Dharamshala, India — Chinese authorities in Sershul County, Dzachuka, eastern Tibet, detained six Tibetans from Wonpo Monastery following allegedly expressing their opposition to the Chinese ongoing repressive policies against Tibet and illegal occupation of Tibet. But one of the six was released from police custody after holding him for 11 days. The rest of the monks is still being held captive.
They were detained over allegedly distributing leaflets in the courtyard of a Chinese government office in Sershul County, in support of an independent state of Tibet.
'Four Tibetan monks were arbitrarily arrested by Chinese authorities on November 7, 2019, for distributing leaflets calling for Tibetan independence in the courtyard of a Chinese government office in Sershul county,' Ven Jampa Yonten, a Tibetan monk living in exile told the TPI, on Wednesday.
'The four Tibetans who allegedly distributed leaflets are identified as Kunsal, 20, Tsultrim, 18, Tame, 18, and Soeta, 18 and the four monks were seized in their rooms at Dza Wonpo Ganden Shedrub Dhargyelink Monastery in Sershul County, Dzachuka, eastern Tibet (Ch: Kardze Ganzi, Tibetan Autonomous Prefecture),' he further added, citing sources in the region.
The Chinese police arrested Nyimey 15-year old monk on November 18 for allegedly writing articles honoring and supporting the four monks who were accused of peacefully demanded independence for Tibet and called for human rights in Tibet by distributing leaflets. They also detained Shergyam, a teacher of the monastery, but released him on November 18 after holding him for 11 days.
The monks had allegedly distributed hundreds of leaflets in the courtyard of the Chinese government office in the Wonpo village of lower Dzachukha township in Sershul County, Yonten said, a Tibetan who has close contacts in the area. 'Apart from distributing leaflets demanding independence for Tibet and calling for human rights in Tibet, they also called for an end to the aggressive and unlawful acts of Chinese officials in the area and for an end to the dirty political campaigns that were harmfully disrupting the lives of the local people.'
The order banning the photographs of His Holiness the Dalai Lama is an attack on displays of religious belief and goes further than the current campaign against the Dalai Lama, since Tibetan homes are being forced to replace portraits of the Dalai Lamai with those of communist leaders of China in order to continue receiving government aid, as authorities clamp down on efforts to assimilate minorities.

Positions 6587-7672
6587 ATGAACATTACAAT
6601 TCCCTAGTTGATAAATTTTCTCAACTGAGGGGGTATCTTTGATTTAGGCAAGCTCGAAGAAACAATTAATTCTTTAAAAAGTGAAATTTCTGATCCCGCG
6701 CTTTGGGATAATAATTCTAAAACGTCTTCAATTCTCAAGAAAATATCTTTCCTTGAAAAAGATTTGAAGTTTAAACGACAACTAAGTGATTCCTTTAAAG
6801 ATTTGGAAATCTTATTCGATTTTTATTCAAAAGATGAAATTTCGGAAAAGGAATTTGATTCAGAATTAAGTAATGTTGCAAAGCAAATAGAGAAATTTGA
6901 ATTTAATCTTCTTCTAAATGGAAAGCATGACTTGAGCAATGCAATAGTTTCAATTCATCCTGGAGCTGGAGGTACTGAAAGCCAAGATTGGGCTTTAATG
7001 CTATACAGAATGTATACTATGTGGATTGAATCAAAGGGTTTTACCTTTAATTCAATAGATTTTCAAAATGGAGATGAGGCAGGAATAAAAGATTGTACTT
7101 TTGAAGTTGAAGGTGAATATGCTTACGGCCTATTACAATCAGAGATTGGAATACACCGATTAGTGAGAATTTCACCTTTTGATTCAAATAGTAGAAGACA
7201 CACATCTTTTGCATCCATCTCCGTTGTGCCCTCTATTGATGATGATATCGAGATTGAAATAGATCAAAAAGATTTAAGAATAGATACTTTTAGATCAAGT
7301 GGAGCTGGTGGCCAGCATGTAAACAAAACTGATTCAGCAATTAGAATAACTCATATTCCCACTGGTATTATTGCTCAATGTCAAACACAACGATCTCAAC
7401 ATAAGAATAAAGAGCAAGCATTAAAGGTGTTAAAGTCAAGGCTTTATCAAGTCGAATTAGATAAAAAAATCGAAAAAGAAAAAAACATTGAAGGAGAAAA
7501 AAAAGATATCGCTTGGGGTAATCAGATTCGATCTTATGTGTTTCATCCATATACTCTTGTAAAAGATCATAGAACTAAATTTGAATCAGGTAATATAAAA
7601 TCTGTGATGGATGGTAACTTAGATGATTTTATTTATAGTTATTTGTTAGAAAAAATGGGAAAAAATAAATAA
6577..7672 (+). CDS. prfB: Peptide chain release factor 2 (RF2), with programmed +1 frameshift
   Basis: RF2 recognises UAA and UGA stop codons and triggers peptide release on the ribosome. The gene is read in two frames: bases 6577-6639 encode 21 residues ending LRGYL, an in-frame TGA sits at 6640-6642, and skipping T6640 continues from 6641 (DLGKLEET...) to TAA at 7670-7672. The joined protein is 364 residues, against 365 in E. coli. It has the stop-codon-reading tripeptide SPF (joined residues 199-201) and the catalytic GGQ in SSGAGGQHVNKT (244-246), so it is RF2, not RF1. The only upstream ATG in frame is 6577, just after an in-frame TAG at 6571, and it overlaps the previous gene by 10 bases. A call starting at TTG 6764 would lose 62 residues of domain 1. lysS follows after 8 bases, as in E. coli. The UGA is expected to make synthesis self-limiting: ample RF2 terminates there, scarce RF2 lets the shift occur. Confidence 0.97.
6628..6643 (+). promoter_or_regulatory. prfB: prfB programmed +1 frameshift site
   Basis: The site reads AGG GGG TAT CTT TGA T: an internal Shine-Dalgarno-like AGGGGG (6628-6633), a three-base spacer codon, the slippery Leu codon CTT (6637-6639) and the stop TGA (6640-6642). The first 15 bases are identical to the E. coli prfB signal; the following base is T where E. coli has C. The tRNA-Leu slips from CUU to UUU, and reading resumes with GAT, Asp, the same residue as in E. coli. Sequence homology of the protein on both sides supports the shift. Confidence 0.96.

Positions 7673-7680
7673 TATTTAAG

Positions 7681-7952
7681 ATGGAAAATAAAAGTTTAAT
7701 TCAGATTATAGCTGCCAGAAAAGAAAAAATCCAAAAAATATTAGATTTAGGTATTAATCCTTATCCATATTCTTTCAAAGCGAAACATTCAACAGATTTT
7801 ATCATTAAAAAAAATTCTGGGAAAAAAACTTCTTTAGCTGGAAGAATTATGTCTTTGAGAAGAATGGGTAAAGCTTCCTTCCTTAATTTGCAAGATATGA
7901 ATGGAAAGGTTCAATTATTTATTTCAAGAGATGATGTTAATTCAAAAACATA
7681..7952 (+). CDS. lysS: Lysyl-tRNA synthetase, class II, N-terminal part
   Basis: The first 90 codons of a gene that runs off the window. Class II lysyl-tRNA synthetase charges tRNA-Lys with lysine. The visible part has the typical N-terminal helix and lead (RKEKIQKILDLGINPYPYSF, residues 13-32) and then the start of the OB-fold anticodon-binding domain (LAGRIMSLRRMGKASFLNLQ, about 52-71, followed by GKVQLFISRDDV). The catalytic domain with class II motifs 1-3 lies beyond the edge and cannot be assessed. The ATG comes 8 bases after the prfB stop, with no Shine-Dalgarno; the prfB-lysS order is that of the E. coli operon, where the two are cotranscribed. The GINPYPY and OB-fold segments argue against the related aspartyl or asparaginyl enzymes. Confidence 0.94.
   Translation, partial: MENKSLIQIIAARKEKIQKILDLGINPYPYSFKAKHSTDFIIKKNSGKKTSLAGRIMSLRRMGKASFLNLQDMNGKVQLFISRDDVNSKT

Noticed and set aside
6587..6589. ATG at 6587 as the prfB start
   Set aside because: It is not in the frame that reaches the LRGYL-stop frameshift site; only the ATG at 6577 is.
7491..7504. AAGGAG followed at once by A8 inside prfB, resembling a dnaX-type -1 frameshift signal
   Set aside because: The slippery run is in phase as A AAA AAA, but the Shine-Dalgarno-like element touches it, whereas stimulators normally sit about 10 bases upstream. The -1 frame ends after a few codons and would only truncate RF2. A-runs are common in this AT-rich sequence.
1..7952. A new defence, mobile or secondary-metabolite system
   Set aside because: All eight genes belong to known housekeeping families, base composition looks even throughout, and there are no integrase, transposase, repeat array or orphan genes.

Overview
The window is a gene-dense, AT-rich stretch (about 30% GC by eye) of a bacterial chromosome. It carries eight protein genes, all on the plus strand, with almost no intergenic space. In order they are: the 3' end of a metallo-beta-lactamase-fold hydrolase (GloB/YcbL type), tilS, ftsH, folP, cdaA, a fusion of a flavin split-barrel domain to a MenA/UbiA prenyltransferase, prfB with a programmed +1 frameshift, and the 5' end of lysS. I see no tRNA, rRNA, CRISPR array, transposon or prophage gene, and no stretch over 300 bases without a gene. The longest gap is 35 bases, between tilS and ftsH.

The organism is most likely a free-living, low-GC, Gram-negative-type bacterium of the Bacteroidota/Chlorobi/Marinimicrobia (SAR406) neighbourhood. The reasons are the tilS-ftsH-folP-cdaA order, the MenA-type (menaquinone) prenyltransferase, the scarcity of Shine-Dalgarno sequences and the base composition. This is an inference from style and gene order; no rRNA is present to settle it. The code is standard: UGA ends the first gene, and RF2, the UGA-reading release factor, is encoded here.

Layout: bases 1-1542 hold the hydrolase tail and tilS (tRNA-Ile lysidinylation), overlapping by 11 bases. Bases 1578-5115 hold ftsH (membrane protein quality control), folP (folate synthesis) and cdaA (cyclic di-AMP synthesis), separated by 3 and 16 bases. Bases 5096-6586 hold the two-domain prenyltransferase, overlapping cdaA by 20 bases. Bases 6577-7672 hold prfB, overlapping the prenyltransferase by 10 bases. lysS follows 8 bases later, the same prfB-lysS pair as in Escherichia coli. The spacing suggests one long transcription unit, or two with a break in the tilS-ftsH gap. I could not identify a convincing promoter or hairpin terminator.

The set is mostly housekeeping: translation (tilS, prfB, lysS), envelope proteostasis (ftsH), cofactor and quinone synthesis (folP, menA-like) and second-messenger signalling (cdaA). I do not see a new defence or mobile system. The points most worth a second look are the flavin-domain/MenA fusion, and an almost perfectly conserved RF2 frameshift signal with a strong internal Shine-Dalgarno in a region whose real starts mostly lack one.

Hundreds of Tibetans were arbitrarily detained, unjustly jailed and mistreated in Chinese prisons because Chinese authorities found portraits of the Dalai Lama or books by the Dalai Lama in their monasteries or homes. There is still an ongoing campaign across Tibet involving a month-long training session that Tibetan Buddhism should abide with Xi Jinping’s sinicization of Buddhism.
The widespread campaign began this year across Tibet including Sershul County, Dzachuka of eastern Tibet and local Tibetans in Sershul County were told that they must replace the photographs of the Dalai Lama in monasteries, temples, and homes with those of Xi Jinping and Mao Zedong.
Officials were said to be verbally warning local Tibetans that they must recognize the improving the economic well-being of Tibetans under the leadership of the Communist Party of China. So the resettled-nomads are forced to praise China’s ruling Communist Party in public speeches which are then filmed and distributed to Chinese state-run media.
However many nomads have also refused to participate in these Chinese government propaganda campaigns, causing tensions between those who take part and those who refuse. In this way, the Chinese have created divisions among Tibetans in the local community,” the source concluded.
China-Tibet: The one thing you need to know
Over the past 70 decades, there has been ongoing political repression, social discrimination, economic marginalization, environmental destruction, and cultural assimilation, particularly due to Chinese migration to Tibet which is fueling intense resentment among the people of occupied Tibet.
The communist-totalitarian state of China began its invasion of Tibet in 1949, reaching complete occupation of the country in 1959. Since that time, more than 1.2 million people, 20% of the nation's population of six million, have died as a direct result of China's invasion and occupation. In addition, over 99% of Tibet's six thousand religious monasteries, temples, and shrines, have been looted or decimated resulting in the destruction of hundreds of thousands of sacred Buddhist scriptures.
Until 1949, Tibet was an independent Buddhist nation in the Himalayas which had little contact with the rest of the world. It existed as a rich cultural storehouse of the Mahayana and Vajrayana teachings of Buddhism. Religion was a unifying theme among the Tibetans -- as was their own language, literature, art, and world view developed by living at high altitudes, under harsh conditions, in a balance with their environment.